Haruki Murakami - Sputnik Sweetheart
"How does Murakami manage to make poetry while writing of contemporary life and emotions? I am weak-kneed with admiration." Independent on Sunday "Murakami has been compared to everyone from Raymond Carver to Raymond Chandler - which should tell you only one thing: he's unique." Independent "Sputnik Sweetheart has touched me deeper and pushed me further than anything I've read in a long time." Guardian forrás: libri.hu
Peter Ackroyd - Hawksmoor
London in the eighteenth century is a city of extremes: squalor and superstition vie with elegance and enlightenment as the capital's brilliant architect Nicholas Dyer is commissioned to build several new churches in the aftermath of the great fire. Two hundred and fifty years later in the vast, sprawling metropolis of London the legacyof the past lives on as CID Detective Nicholas Hawksmoor investigates a series of macabre murders that have occured on the sites of certain eighteenth-century churches in the City...
Virginia Woolf - Orlando / Mrs. Dalloway / To the Lighthouse
Gathered together in one volume, three of Virginia Woolf`s greatest novels. ORLANDO has lived as both a man and a woman through the centuries. Written as a tribute to Vita Sackville-West, this exuberant and entertaining novel is a unique contribution to twentieth-century literature. MRS DALLOWAY follows the toughts and memories of a fashionable society hostess during a single day in June as she prepares for a party that evening. As she takes her heroine through the day, Virginia Woolf breaks new ground in English fiction-writing. TO THE LIGHTHOUSE The Ramsay family and their guests are holidaying on the Isle of Skye. Virginia Woolf`s most celebrated novel explores, through the postponement of a visit to a nearby lighthouse, the complexities and tensions of family life.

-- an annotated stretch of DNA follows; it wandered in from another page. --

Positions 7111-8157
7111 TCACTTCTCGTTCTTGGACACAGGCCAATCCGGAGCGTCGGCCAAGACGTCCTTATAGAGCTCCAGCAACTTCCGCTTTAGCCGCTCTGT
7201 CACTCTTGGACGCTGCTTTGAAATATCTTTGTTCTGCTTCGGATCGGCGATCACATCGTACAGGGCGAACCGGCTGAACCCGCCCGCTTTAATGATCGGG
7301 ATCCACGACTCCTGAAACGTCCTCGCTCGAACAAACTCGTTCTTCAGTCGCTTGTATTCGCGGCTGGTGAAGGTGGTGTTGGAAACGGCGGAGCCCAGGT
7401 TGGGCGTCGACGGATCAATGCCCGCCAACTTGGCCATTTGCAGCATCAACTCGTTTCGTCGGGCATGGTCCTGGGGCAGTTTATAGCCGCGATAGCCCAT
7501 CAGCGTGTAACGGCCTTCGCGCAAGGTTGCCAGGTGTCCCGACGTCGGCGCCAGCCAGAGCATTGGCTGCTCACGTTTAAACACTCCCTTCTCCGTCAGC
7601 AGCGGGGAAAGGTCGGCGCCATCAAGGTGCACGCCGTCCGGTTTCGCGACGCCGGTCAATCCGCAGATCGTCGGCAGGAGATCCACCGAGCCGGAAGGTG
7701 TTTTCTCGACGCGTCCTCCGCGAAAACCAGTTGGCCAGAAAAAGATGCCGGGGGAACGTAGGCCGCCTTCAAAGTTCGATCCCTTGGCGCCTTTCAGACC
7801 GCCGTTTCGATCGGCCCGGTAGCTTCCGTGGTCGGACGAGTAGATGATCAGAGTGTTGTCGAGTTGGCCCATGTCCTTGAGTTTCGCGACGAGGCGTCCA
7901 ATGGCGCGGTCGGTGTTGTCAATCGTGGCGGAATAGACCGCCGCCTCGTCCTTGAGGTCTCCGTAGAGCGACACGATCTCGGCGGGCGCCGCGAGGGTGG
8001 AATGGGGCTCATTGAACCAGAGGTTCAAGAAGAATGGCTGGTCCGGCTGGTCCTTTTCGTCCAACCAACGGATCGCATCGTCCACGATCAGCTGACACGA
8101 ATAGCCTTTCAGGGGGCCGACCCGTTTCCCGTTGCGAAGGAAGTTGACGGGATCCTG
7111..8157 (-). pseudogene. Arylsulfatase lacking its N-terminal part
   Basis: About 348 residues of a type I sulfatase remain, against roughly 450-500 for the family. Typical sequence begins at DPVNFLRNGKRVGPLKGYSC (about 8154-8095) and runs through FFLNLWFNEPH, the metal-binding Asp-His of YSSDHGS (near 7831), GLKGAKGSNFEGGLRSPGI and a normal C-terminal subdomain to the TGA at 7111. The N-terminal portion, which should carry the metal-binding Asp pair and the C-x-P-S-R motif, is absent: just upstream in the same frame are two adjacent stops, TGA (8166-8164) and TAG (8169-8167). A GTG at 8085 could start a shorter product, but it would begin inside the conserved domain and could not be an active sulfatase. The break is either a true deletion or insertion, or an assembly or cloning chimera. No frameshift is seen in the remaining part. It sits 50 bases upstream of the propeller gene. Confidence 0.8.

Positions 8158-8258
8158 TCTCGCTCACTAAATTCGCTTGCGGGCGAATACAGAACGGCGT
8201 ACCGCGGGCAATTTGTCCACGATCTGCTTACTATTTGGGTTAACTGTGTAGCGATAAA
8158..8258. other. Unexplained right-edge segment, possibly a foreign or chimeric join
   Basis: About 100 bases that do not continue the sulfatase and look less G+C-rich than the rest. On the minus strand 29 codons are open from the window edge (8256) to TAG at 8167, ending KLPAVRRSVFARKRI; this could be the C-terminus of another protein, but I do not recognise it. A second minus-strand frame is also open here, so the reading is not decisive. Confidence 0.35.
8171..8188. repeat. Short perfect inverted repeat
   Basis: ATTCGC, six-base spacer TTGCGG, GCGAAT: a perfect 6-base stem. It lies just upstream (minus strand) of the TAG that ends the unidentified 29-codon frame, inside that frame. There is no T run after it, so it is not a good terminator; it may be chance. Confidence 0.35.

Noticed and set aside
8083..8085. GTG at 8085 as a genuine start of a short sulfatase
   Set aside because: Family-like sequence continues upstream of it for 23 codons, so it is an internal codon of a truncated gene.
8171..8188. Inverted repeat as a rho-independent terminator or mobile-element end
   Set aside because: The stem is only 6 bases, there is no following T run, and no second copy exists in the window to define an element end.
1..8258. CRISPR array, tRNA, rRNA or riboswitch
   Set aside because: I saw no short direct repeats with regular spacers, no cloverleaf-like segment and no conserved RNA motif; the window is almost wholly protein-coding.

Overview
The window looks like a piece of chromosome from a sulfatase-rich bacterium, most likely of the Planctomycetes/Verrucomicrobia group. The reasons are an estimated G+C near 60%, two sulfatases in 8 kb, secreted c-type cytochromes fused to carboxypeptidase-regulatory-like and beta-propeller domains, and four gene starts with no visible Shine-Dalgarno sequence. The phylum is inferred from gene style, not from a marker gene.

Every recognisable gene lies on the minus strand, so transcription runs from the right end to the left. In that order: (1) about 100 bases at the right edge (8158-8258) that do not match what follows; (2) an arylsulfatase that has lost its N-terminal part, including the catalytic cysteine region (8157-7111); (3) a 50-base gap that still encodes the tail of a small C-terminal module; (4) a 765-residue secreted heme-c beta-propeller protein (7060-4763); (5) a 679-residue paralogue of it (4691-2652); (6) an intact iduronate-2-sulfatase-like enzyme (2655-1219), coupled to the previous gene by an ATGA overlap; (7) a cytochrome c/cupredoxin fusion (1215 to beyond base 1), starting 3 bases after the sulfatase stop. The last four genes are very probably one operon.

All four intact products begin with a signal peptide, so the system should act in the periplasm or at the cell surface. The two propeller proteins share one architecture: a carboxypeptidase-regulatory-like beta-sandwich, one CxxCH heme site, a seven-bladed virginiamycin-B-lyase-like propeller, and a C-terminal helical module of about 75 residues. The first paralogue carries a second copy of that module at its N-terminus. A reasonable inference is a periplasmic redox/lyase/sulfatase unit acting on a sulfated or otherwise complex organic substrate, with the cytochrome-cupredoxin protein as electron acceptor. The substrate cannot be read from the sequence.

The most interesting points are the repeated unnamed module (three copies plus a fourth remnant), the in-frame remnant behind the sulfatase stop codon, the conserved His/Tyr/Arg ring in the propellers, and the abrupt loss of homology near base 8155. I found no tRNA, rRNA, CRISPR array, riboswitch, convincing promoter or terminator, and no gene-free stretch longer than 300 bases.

Margaret Atwood - Cat's Eye
Herself the daughter of a Canadian forest entomologist, Atwood writes in an autobiographical vein about Elaine Risley, a middle-aged Canadian painter (and daughter of a forest entomologist) who is thrust into an extended reconsideration of her past while attending a retrospective show of her work in Toronto, a city she had fled years earlier in order to leave behind painful memories. Most pointedly, Risley reflects on the strangeness of her long relations with Cordelia, a childhood friend whose cruelties, dealt lavishly to Risley, helped hone her awareness of our inveterate appetite for destruction even while we love, and are understood as characteristically femininea betrayal of other women that masks a ferocious betrayal of oneself. Atwood's portrayal of the friendship gives the novel its fraught and mysterious center, but her critical assessment of Cordelia and the "whole world of girls and their doings" also takes the measure of a coercive, conformist society (not quite as extreme as in the futuristic The Handmaid's Tale ). Emerging "the stronger" for her latecoming understanding of herself, Risley in the final pages rises above the ties that bound her, transcendently alive to the possibilities of "light, shining out in the midst of nothing." (From Publisher's Weekly)
Peter Ackroyd - Thames